Old Harbor tribal administrator Bobbi Anne Barnowsky recently won state recognition and a place on the 2017 First Lady’s Volunteer of the Year Awards.
The awards began with Alaska First Lady Bella Hammond in 1975 and continue today under First Lady Donna Walker. Out of 70 nominations, four individuals were selected for their commitment and dedication as volunteers.
Barnowsky is originally from Las Vegas, and moved to the village of Old Harbor in 2009 as a math and science teacher. Since then, she’s become a leader, neighbor, and mother.
She says as a teacher she volunteered to become a foster parent, and through that, found her daughter, Joan.
“Joan was placed with me on a temporary basis, and we just kind of fell in love as a family, and I spoke to her mom, and her mom came to me and asked me if I would adopt her, and I said yes. And so I’ve been pretty fortunate to have Joan in my family and to create our own little family together.”
Joan joined Barnowsky when she was 9, and she’s now 11 years ago.
Barnowsky says many of Joan’s relatives live in the village, and Barnowsky helps keep the communication line open between Joan and her birth mother.
“We work really hard to make sure that they get time together, when we go to events that the two of them are often together. We take family pictures of the three of us or the four of us when my mother lived here, so we just try to make it that it’s not about her family or my family. It’s just we’re one big family.”
Barnowsky has been involved on both the environmental and social front in her community. She works closely with individuals on their everyday concerns, whether that means a bad day or a domestic issue.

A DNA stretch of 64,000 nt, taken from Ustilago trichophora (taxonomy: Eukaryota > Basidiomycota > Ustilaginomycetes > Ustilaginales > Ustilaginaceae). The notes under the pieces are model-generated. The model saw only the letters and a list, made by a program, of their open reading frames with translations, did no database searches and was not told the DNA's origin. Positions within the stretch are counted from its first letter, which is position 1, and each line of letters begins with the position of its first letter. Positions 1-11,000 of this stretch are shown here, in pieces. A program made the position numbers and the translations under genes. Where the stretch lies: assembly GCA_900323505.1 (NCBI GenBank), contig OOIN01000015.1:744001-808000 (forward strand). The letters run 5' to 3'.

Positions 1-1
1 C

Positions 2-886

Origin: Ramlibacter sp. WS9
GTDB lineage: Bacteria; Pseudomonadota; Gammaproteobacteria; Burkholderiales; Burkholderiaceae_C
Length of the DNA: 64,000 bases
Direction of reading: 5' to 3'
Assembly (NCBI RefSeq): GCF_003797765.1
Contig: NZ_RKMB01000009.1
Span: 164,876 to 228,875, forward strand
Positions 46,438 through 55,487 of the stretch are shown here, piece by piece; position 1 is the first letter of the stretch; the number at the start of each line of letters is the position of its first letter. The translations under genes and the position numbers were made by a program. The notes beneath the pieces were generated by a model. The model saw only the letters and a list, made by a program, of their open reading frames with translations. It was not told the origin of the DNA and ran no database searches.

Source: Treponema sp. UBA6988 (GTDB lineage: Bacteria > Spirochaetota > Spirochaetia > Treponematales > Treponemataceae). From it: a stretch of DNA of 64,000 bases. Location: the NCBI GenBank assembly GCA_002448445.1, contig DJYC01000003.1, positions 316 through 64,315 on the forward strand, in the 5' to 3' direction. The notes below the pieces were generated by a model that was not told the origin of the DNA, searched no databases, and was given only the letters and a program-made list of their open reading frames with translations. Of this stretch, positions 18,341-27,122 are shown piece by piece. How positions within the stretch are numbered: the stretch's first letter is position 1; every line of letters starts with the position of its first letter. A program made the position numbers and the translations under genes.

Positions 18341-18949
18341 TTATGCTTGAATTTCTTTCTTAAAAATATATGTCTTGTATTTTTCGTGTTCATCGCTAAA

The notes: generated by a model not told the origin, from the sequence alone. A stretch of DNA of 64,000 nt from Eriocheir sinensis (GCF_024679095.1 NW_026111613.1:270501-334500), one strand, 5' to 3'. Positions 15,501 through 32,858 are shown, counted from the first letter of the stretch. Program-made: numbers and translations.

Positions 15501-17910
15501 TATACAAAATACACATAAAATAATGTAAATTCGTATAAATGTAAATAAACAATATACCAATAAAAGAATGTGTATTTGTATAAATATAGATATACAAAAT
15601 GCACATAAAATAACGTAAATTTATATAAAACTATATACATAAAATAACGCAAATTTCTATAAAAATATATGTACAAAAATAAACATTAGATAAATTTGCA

She says she taught at an inner-city school before coming to Kodiak, and sees many of the same types of problems.
“The difference is because we’re so small we see ‘em more. Everybody knows everybody, so it’s not hidden as much, and one of the things I’m very proud of Old Harbor for is they’re starting to talk about them to move past them. It’s not about we’re hush hushing everything. We’re trying to move forward.”
She facilitates that discussion through a woman’s wellness program, among her other commitments, and she says the closeness of the community enables dialogue.
“It does give us that opportunity to work together and to say, hey. You don’t necessarily have to throw somebody in jail to stop something. You can have family go and talk to somebody or you can turn to the neighbor to step in, so you have different opportunities here, and people aren’t necessarily afraid to do that.”
In May, Barnowsky will travel to Juneau for a ceremony at the Governor’s House recognizing her and the other recipients’ contributions.